With reference to the Vox Pop about the Financial Times article on museums (DW 12 June), I thought the comments and opinions were illuminating, but failed to address some of the wider issues.
The museum and gallery experience has not been devalued as the FT article suggests. In fact, quite the opposite has happened. They have become beacons of success and are being emulated in many other areas.
We seem to be rooted in the idea of single and discrete experiences rather than a series of events. This is borne out by recent work from The Henley Centre, which reinforces this through the idea of ‘daisy-chaining’ experiences, linking them together and sharing memories from one to the next.
The visitor has come to expect much more of a rounded experience rather than a single ‘visit’, this sort of extension has been created by Tate Modern this week with the inauguration of the new river boat link (pictured).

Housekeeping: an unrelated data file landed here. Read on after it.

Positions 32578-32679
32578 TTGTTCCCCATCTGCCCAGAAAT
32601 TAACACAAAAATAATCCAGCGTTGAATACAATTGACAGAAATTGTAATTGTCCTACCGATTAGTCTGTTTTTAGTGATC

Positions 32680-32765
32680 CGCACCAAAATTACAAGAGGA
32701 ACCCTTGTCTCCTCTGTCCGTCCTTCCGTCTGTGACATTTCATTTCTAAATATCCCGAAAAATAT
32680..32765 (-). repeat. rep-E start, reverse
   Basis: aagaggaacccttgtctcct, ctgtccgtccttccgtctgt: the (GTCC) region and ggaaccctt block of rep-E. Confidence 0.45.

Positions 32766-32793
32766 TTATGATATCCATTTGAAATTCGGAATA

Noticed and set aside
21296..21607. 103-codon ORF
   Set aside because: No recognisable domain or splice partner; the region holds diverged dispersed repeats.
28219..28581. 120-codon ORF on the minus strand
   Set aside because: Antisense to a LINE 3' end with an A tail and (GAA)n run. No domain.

Increasingly, the mix of wonder and enlightenment from these environments has been used by brands from Nike to Prada and stores such as Selfridges to create a differentiated framework for their products.
In this respect, it is not that ‘the contents are becoming irrelevant’, but that we are moving from a content(or product-) driven environment to one which communicates the essence of a brand through meaningful experiences and memories.
The fact that leading brands are replicating this experience surely indicates that visitors are not only focusing on the content more strongly, but are appreciating this on a deeper level than that experienced in a traditional museum or gallery.
Director of retail interiors